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Salesforce: Software is hand-to-hand combat

Company wants the world to take up its software-as-a-service model, and company president Marc Benioff says he will 'change the consciousness of the industry' to do it
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Written by Colin Barker on

Once focused on CRM, Salesforce.com now styles itself as the "success on demand" company, and president and chief executive Marc Benioff believes that with this broad aim he is now ready to "change the consciousness of the industry".

Speaking to journalists at the company's Dreamforce London conference on Wednesday, Benioff was asked about the company's plan to promote the platform-as-a-service (PaaS) model alongside the software-as-a-service (SaaS) model, for which it is better known.

"It is just brute strength," he said.  "It is a lot of the same thing where you just have to get out there and sell. Software tends to be sold, not purchased, and it requires a lot of hand-to-hand combat."

A lot of the burden for this fell on himself as well as his management team, he said. "I have to be willing to do what you saw me doing today and I have also done in Chicago, Boston, New York and we have done it in San Francisco, we have done it in London, we'll do it in Tokyo, we'll do it in 30 cities."

The aim, Benioff said, was to "change the consciousness of the industry so that people can see that there is another alternative to what they have been using". Explaining the alternative offered by Salesforce to software from companies such as Microsoft and SAP was all about "moving one customer at a time, one user at a time, one app at a time".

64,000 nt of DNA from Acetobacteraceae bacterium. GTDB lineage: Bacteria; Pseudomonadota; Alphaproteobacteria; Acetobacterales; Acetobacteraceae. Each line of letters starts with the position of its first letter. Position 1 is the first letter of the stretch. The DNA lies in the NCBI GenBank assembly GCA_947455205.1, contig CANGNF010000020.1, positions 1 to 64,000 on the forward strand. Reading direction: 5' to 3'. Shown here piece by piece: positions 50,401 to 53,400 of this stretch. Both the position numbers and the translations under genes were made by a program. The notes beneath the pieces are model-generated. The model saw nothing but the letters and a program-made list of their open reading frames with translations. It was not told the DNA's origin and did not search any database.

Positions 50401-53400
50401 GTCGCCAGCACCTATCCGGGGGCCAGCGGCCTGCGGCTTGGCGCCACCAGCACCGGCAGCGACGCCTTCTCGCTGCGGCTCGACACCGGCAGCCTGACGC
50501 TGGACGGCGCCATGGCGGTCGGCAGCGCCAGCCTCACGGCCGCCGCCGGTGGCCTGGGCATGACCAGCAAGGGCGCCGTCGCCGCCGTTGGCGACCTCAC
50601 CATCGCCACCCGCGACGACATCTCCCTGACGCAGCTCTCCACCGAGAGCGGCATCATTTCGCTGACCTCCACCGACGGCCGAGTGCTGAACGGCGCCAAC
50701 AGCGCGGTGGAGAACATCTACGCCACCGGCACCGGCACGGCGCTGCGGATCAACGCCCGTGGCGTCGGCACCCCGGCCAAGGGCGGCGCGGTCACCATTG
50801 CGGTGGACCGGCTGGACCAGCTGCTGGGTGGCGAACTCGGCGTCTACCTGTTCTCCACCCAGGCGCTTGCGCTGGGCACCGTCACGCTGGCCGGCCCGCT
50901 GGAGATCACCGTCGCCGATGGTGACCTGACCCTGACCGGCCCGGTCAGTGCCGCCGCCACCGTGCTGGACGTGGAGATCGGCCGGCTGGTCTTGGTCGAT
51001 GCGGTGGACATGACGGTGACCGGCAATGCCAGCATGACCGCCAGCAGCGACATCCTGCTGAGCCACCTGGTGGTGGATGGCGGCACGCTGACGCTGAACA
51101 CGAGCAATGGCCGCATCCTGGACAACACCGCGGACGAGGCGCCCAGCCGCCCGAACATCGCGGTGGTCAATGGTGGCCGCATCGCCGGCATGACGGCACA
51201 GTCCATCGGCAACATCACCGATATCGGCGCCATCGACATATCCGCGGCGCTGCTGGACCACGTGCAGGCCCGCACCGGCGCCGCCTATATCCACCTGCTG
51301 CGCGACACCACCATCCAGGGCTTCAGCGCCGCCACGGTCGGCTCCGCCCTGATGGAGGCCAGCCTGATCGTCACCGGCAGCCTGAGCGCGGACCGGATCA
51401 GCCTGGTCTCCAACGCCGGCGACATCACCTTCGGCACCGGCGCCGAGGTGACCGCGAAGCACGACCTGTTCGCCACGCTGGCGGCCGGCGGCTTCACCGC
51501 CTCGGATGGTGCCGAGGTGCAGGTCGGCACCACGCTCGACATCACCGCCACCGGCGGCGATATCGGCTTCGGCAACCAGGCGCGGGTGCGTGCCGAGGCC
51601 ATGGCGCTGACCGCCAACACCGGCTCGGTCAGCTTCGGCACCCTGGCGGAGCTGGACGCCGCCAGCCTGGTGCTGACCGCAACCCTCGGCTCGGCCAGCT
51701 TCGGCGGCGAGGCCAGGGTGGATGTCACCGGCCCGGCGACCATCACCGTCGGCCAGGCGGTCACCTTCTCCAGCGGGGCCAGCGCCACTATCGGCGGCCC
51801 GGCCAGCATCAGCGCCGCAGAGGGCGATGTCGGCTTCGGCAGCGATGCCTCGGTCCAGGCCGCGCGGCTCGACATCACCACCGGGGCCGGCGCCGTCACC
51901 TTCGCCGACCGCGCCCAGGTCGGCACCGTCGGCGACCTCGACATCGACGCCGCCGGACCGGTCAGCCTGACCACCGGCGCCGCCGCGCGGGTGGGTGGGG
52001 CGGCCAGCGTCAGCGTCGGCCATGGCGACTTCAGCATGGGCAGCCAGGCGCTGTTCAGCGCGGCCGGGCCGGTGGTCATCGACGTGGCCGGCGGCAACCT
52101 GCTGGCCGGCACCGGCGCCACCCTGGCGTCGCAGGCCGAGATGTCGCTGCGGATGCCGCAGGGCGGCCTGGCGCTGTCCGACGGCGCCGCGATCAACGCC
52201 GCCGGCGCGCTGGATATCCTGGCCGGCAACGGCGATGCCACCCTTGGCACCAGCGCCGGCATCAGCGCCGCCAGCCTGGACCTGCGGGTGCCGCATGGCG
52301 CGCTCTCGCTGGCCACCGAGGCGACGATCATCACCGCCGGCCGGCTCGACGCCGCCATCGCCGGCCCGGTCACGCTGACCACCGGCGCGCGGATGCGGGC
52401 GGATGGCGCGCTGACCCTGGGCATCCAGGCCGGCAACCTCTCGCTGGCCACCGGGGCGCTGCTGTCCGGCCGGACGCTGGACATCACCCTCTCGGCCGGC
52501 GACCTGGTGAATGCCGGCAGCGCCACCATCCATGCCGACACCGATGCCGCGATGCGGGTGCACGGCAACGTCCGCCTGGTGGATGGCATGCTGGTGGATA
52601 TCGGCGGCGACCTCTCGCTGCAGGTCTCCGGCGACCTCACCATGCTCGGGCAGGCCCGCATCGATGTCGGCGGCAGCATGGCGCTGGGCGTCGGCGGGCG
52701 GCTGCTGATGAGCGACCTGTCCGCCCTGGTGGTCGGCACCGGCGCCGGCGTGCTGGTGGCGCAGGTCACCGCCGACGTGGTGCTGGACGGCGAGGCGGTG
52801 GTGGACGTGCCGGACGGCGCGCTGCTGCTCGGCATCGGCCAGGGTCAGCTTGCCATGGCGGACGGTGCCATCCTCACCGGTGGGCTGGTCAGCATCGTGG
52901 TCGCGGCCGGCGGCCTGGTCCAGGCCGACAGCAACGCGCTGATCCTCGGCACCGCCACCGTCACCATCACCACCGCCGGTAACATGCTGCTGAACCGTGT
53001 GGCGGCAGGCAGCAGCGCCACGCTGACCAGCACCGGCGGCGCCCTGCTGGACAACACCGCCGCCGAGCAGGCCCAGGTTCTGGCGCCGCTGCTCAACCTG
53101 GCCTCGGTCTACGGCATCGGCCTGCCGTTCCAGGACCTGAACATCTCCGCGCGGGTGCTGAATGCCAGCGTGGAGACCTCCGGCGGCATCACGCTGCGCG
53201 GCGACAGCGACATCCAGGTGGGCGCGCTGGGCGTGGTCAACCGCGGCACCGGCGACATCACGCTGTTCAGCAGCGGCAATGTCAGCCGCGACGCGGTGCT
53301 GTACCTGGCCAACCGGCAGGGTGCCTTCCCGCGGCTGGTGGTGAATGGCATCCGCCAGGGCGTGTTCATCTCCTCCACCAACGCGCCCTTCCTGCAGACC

Benioff said he believed the company now had enough of a track record that organisations should be able to trust it and pointed to its own site, Trust.salesforce.com, where anyone can look up the company's recent track record. 

"We offer real time access through our site and we make sure that our customers understand our performance and our customers have to decide if our performance is good enough for them," said Benioff. "Last year it was 99.95 percent. Obviously, we run it for some of the most important companies in the world and they often say that we run the systems better than they do."

According to the Trust.salesforce.com site, the most recent problem was on 29 April and led to the EMEA server being unable to accept transactions for 25 minutes, and after manual intervention it was returned to normal working. The company has two physical servers and eight virtual servers and has plans to have another server, although there is some confusion on this.

"We currently have two global datacentres and are about to add another two datacentres, one in Asia and another in Europe next year," said Benioff. But according to Peter Coffee, director for platform research at Salesforce, only the Asian centre has been signed off and the European server is just a possibility at the moment.

Benioff, however, is in no doubt about the demand in Europe. "We have always seen Europe following on very fast and if you talk to our European customers, they are not just producing generic apps," he said. "They are customising and integrating and they are building their own platform applications."

Dreamforce Europe continues until Friday.

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